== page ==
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Hagiography: Medieval Fanfiction

By Ken Mondschein

Medieval people had their own form of fanfiction – and it retold the story of Mary Magdalene. 

So, I finally saw Joker. And, while Todd Phillips’ latest iteration of the Bat-universe played out like a late-night film school bull session brought to unfortunate fruition, it did get me thinking about “canon”—what it is, and which Joker (Joaquin Phoenix’s, Heath Ledger’s, Jared Leto’s, Mark Hamill’s, Jack Nicholson’s, or Cesar Romero’s) is the “real” version of the character.

The answer is, of course, they all are—because all of these were “official” Jokers, approved by the ecclesiastical authorities, which is to say, the copyright owners. But other versions of the character, like those depicted in fanfiction, are not. The genre of fanfiction—and I’ll dignify it with the appellation “genre”—started with Star Trek fanzines in the 1960s and has since snowballed on the Web with sites such as fanfiction.net and An Archive of Our Own. Sometimes fanfic even takes on a life separate from the work it is derived from: the Fifty Shades of Grey franchise started as a Twilight riff, and Eliezer Yudkowsky’s Harry Potter and the Methods of Rationality and Kirill Yeskov’s Last Ringbearer have both become legendary for their imaginative re-workings of their source material. And sometimes the two even cross over: the Star Trek franchise was famous for accepting “spec scripts” from fans.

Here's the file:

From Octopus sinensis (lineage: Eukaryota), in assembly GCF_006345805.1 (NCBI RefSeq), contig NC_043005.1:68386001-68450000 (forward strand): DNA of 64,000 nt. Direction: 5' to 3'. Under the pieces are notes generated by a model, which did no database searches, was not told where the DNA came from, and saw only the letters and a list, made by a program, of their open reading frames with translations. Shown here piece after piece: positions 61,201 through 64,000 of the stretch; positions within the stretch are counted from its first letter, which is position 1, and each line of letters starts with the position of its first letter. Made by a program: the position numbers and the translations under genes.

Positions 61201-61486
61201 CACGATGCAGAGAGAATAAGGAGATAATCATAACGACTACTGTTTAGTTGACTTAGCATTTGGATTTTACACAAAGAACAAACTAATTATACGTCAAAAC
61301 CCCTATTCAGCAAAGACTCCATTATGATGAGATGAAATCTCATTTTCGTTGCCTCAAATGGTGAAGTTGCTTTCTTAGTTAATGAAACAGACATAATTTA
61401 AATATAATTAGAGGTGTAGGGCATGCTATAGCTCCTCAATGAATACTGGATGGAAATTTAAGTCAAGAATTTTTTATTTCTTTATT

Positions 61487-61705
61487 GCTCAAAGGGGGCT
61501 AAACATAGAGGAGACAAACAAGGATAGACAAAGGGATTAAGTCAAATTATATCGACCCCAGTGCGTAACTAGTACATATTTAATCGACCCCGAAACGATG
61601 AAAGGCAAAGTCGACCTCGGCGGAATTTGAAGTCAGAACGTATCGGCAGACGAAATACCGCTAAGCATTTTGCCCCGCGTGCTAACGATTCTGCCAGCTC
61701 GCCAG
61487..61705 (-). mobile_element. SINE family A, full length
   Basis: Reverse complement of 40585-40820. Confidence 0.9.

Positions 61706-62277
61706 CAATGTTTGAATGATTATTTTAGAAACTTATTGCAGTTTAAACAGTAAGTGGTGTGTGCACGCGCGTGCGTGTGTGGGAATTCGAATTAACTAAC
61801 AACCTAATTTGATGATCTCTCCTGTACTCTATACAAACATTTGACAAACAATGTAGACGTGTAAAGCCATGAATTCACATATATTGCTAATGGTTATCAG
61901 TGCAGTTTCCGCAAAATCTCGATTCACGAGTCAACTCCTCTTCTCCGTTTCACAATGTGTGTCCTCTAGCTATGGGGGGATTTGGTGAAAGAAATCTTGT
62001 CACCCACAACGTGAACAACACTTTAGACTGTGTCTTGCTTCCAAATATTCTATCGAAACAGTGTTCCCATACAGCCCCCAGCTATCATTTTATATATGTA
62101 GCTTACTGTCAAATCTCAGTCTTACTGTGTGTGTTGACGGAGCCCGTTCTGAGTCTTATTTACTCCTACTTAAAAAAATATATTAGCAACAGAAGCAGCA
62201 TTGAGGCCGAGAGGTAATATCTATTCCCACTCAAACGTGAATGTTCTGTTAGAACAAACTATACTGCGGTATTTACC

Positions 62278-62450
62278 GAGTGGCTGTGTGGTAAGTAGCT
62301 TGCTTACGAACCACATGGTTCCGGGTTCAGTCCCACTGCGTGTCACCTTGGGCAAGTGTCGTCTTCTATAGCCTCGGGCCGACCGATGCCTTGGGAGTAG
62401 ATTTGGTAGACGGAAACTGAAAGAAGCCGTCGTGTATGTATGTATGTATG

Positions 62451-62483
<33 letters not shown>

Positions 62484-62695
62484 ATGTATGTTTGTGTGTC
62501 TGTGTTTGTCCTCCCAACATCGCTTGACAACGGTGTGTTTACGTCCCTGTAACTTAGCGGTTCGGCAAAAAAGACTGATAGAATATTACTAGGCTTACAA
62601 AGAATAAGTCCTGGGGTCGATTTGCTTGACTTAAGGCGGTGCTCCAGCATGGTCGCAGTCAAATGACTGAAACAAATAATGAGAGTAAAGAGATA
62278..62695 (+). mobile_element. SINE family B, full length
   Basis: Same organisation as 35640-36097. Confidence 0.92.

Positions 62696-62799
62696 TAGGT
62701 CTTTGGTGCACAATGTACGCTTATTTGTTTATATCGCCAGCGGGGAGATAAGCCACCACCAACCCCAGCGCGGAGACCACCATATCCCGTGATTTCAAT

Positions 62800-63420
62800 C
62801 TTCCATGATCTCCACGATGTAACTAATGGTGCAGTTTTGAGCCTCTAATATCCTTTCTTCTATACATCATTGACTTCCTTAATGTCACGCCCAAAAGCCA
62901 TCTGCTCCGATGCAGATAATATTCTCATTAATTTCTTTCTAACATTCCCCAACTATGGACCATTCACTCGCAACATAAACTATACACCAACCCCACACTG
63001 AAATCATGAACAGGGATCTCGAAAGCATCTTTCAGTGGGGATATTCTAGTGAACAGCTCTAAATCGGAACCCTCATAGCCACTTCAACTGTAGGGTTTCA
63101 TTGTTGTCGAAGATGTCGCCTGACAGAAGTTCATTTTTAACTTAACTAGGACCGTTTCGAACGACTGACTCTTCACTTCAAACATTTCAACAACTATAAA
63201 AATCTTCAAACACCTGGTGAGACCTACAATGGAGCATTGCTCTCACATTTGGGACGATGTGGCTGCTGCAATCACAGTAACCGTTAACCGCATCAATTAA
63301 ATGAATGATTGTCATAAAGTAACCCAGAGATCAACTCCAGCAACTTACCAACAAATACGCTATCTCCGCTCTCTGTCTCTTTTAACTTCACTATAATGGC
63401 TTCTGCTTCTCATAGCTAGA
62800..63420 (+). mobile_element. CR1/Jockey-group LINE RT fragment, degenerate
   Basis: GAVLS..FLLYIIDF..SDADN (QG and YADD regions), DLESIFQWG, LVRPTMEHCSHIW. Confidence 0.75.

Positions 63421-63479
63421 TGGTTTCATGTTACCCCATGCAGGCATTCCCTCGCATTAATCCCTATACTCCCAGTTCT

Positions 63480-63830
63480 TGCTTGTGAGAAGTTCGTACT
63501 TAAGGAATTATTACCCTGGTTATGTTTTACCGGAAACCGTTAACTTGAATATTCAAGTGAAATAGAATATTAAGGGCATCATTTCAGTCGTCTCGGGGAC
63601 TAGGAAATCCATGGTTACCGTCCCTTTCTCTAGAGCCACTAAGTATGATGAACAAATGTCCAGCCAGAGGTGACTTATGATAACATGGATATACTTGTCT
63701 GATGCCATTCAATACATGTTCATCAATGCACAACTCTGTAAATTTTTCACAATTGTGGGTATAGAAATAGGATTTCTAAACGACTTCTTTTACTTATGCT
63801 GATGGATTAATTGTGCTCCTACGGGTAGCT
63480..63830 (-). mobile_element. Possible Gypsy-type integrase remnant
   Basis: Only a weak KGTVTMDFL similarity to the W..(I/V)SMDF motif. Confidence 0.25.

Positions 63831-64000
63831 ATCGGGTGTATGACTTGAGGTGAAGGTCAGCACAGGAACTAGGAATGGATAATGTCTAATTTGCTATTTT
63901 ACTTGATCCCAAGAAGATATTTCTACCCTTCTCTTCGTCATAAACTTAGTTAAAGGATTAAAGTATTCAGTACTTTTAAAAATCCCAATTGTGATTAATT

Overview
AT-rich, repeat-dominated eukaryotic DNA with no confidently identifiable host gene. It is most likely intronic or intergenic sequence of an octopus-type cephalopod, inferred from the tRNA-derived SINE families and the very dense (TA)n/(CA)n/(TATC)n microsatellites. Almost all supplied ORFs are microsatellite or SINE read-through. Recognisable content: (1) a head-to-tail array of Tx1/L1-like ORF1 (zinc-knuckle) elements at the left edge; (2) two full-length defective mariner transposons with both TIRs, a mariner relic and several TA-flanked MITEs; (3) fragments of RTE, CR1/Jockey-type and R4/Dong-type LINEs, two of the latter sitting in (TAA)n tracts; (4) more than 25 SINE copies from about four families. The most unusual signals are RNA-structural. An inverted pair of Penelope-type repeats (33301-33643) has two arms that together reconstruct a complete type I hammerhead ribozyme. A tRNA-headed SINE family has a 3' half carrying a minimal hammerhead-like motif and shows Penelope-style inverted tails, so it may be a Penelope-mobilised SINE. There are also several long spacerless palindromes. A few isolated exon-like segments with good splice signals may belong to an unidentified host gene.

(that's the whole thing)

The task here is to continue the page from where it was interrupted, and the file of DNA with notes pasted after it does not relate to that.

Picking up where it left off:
All of this is as old as literature. People in the Middle Ages wrote fanfic, too, but their canon—the original canon—was the Bible, and the plot was the drama of salvation. New characters—saints—were constantly being added on to the extended universe, and much like Boba Fett, even existing characters were rewritten into more forms the audience found more satisfying than the originals. To use the term favored by historians of religion, the genre of writing about saints is called hagiography, which is Greek for… “writing about saints.”

Mary Magdalene depicted in Köln, Dombibliothek, Codex 1117 fol. 101r

Let’s take the perpetually popular Mary Magdalene for an example. Her latest incarnation, as a Christian symbol of the feminine and fertile, stems from Michael Baigent, Richard Leigh and Henry Lincoln’s 1982 Holy Blood, Holy Grail, a sensationalistic, but extremely popular, pseudohistorical work that alleged the early medieval kings of France were descended from Christ and Mary Magdalene and that the “san graal” or “Holy Grail” was actually the “sang real,” or “Holy Blood” of Christ. This theory (if it can be called such) was picked up by Dan Brown in his unfortunate bestseller The Da Vinci Code, which became a Tom Hanks movie. However, including Brown’s fanfic of Baigent, Leigh, and Lincoln’s conspiracy theory, there have been no less than four iterations of the character, each with a different history.